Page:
Your assertion that people don’t care what it looks like is one to be taken with a grain of salt. Given two competitors, the one with the more-usable site will win; that factor being equal, the one with the more-attractive site will win.
“Good will”:http://dictionary.reference.com/search?q=good+will counts for something, sometimes a lot, and acquiring it is cheap in terms of return on investment. Meanwhile, people miss that point because the development of good will is all capital investment, all the time - in the form of better-trained CSR’s, excellent designers, more-skilled project managers, and all of the overhead those talents require. A stakeholder on a cost-cutting mission won’t go there, because the payback develops over time and is difficult-to-impossible to measure.
At the same time, there are teams that have ineffective project management, and the stakeholder winds up smiling, nodding, and signing off on the engineers’ work - no matter how craptacular it may be with regard to usability - because he doesn’t know any better.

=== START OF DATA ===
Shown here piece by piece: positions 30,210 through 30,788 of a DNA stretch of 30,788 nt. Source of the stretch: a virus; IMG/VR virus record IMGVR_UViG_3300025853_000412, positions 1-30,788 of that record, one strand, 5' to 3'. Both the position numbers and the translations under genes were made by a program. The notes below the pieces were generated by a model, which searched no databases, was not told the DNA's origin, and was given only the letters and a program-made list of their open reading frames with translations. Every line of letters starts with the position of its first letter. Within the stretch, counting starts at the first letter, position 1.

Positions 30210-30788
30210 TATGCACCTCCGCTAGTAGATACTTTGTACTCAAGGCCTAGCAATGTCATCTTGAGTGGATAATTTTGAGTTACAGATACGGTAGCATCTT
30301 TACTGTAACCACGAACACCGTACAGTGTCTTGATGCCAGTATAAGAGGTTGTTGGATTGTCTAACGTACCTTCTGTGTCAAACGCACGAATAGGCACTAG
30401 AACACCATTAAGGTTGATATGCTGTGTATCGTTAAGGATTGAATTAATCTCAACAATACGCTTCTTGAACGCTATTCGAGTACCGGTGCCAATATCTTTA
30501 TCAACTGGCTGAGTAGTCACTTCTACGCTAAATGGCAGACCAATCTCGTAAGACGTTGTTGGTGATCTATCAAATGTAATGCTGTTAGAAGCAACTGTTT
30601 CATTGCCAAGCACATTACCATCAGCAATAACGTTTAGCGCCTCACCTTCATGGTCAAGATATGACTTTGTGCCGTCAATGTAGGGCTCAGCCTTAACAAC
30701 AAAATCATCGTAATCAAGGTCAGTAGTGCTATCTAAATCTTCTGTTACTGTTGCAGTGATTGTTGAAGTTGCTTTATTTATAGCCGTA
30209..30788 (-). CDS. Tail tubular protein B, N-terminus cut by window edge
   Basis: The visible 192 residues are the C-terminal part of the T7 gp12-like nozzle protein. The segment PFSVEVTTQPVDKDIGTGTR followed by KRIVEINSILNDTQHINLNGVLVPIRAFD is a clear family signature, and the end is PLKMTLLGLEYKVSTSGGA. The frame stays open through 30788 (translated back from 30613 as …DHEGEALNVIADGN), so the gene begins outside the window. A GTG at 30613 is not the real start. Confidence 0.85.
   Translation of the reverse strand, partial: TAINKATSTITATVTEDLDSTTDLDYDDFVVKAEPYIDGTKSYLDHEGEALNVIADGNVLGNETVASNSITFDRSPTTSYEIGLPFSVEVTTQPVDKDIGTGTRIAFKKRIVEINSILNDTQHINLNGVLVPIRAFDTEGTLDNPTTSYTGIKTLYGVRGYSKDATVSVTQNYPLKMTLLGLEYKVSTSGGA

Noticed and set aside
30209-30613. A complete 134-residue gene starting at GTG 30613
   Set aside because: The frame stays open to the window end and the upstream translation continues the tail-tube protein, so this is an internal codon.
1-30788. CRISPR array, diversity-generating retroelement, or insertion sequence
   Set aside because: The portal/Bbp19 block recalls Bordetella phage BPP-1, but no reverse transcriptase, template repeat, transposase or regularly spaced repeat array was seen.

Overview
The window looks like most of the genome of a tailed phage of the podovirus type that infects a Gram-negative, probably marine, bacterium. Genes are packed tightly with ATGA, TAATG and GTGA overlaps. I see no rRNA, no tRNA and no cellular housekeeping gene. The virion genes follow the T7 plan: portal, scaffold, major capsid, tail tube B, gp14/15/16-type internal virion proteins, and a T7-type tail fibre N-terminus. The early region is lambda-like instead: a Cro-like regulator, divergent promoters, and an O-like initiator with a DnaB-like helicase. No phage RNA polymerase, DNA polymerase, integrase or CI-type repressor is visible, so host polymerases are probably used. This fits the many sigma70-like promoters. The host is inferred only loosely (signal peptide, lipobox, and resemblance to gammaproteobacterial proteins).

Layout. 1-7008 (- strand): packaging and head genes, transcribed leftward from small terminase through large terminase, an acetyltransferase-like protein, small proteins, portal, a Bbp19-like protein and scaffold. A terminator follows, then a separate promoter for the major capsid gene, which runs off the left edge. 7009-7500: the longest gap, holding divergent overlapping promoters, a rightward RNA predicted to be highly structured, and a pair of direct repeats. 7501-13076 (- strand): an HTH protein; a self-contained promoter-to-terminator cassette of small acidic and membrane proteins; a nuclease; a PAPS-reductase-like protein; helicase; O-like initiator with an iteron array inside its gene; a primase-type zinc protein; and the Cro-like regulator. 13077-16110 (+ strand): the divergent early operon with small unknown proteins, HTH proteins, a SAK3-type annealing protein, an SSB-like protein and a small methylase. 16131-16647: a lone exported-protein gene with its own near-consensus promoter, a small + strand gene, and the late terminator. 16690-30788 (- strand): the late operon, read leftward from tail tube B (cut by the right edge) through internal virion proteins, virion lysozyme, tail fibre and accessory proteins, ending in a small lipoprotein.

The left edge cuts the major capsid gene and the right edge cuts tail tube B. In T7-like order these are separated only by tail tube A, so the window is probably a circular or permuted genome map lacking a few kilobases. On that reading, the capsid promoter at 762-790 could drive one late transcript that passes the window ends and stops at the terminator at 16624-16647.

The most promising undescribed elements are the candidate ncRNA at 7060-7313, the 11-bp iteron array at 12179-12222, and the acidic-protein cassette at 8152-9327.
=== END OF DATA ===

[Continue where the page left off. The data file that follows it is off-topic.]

There are two extremes to the problem. I ignored the extreme at the engineering end of the scale because it was out of scope - I was following up on a well-defined problem laid out in my previous article.
Obviously, a place like Amazon needs to hew to the LCD. ThinkGeek does not. This is simply one of the more stark contrasts, but there are others like it.
“E-commerce needs to be usable by everyone” is not automatically a true statement.
That said, there are usability concepts in e-commerce that benefit all potential users:
# Minimize steps and obstacles between the start of the session and the purchase. (Yes, this can be done across multiple user objectives and session scenarios.)
# Ensure that the visitor’s shopping cart is visible at all times.
# Allow removals and additions to be conducted with a mouse alone.
# Respect the customer’s intelligence, but don’t assume they’re a genius, either.
# Ensure that all content is quickly legible, within reason (a subnotebook such as the machine on which I’m writing this comment can easily be declared an edge case, for example).
These are not respected without attention to specific aspects of user experience; template-filling, this is not!